The economy during the post-war 1920s was very different compared to the economy that preceded the Great War. One direct effect of the war on the changing economy was the treatment on view on laborers. The red scare of 1919 to 1920 put labor unions at risk of being accused of being communist conspirators. A. Mitchell Palmer was known for his rounding up left-wingers who were suspected of being supporters of the communist movement. These laborers were concerned with the production aspect of industry, but American manufacturers had mastered the problems of production and the key focus became concentrated on consumption. The automobile started to become produced on a mass scale and by 1929, there was about one car per five Americans. The automobile business also boosted rubber and petroleum businesses. Advertizing was an important development that played a big role in creating the materialistic and product hungry appetite that soon came to define America. Advertisement entered many areas of American life; commercials were conveyed to millions of Americans via the radio. Bruce Barton, in 1925, published The Man Nobody Knows, in which he set forth the idea that Jesus was the greatest adman of all time. The consumers of America became filled with the idea of “posses today and pay tomorrow” (The American Pageant 757). This attitude brought people into deeper and deeper debt and the economy became increasingly vulnerable to disruptions of the credit structure. There were signs of trouble for the economy early on. In the 1920s, hundreds of banks shut down every year. There was a large amount of real estate speculation but more importantly, there was speculation of stocks increased. People began to purchase stocks with a small down payment. The national debt went from a little over one billion in 1914 to almost 24 billion in 1921. In 1921, Congress crated the Bureau of the Budget to assist the president in preparing careful estimates of receipts and expenditures for submission to Congress as the annual budget. The high taxes cause Secretary of the Treasury Mellon to come up with the theory that such high taxes forced the rich to invest in tax exempt securities rather than the factories that provided prosperous payrolls. Mellon helped create a series of tax reductions from 1921 to 1926 and reduced the national debt by about $10 billion.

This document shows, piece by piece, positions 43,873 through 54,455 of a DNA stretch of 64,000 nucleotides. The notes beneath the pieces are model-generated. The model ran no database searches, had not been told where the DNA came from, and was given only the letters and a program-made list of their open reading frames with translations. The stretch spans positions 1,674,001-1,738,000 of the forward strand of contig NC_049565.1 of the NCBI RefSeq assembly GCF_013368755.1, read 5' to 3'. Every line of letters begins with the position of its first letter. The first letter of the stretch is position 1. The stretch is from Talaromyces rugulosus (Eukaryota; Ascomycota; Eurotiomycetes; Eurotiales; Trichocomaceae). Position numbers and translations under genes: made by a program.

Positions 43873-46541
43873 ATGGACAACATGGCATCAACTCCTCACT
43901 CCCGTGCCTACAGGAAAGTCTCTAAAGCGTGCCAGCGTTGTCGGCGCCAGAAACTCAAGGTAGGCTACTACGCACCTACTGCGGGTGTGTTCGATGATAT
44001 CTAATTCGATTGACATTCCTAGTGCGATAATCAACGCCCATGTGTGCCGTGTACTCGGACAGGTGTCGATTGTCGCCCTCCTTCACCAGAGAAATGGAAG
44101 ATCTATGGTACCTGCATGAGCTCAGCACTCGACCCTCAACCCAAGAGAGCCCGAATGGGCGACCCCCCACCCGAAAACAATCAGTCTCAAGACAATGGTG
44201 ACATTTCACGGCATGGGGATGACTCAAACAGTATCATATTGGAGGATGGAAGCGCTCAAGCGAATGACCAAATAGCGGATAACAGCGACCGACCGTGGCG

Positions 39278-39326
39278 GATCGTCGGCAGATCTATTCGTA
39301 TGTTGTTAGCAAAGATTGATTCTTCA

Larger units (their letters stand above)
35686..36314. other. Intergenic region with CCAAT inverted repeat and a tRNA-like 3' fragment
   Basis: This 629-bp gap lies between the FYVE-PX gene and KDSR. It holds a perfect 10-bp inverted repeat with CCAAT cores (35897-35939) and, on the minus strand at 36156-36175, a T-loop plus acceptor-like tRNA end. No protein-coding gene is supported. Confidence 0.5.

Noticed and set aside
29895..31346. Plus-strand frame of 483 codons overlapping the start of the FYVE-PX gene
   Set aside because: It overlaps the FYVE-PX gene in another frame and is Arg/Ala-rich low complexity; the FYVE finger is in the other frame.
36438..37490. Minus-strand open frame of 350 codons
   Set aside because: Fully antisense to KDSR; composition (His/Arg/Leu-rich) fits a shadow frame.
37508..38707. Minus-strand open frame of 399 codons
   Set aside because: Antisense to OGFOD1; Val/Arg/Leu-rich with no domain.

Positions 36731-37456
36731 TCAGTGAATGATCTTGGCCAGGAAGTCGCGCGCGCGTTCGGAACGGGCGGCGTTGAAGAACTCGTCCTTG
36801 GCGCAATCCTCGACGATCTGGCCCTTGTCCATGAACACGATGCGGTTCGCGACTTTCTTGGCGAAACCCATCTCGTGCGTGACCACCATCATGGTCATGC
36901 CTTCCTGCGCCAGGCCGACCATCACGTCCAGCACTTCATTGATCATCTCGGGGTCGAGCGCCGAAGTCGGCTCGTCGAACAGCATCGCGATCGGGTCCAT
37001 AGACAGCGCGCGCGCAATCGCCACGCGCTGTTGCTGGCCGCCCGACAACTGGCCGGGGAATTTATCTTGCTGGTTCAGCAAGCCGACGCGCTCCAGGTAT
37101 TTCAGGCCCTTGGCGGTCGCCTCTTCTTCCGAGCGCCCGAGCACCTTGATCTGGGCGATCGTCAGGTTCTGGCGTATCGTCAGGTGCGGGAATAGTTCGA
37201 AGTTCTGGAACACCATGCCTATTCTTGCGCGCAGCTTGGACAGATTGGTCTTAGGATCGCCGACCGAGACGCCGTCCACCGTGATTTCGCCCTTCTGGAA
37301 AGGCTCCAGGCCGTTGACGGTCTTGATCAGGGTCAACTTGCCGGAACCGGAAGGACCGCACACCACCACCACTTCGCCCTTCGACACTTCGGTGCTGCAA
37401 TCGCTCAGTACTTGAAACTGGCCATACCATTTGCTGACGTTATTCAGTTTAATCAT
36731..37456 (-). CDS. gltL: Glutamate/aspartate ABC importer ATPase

The 1920s were a huge advent for the arts as far as reaching the multitude and creating a new wave of society-questioning works of literature. The first major development that helps to move the arts forward in American society was the Radio. The first public broadcasting was done in November of 1920. The radio would soon the homes of Americans across the nation. A new form of entertainment was found in the voice acting in radio programs such as “Amos ‘n’ Andy.” The next great breakthrough in arts and entertainment was films, the first being The Great Train Robbery in 1903. By the 1920s, movies advanced beyond what they had been two decades earlier and in 1927, “talkies” started being released. Also, films started coming out in color. Many critics complained about the vulgarities that existed in both radio and motion pictures. Writers began to change their ideas and reflect differently on American society as the authors of an ageing culture began to die off. H.L. Mencken owned the magazine American Mercury and he assailed marriage, patriotism, democracy, prohibition, Rotarians, and middle-class Americans. The war did away with the contentment that many young writers showed towards traditional values and literary standards. F. Scott Fitzgerald came into the scene with his book This Side of Paradise, which featured flappers and their wooers. Ernest Hemingway, one of the writers of the time most affected by the war, sought to show the realities of war to the disillusioned America. Innovation in poetry was huge in the 1920s. Ezra Pound rejected old American society. e.e. cummings used unorthodox diction and odd type setting to produce poetical effects. In theatre, Eugene O’Neill was moving beyond the norms of society by introducing Freudian notions of sex in his plays. The 1920s was a time of radical change in both the way entertainment was communicated to its audience and the messages that the arts expressed, making a loud impression in society and putting the roar in the “Roaring Twenties.”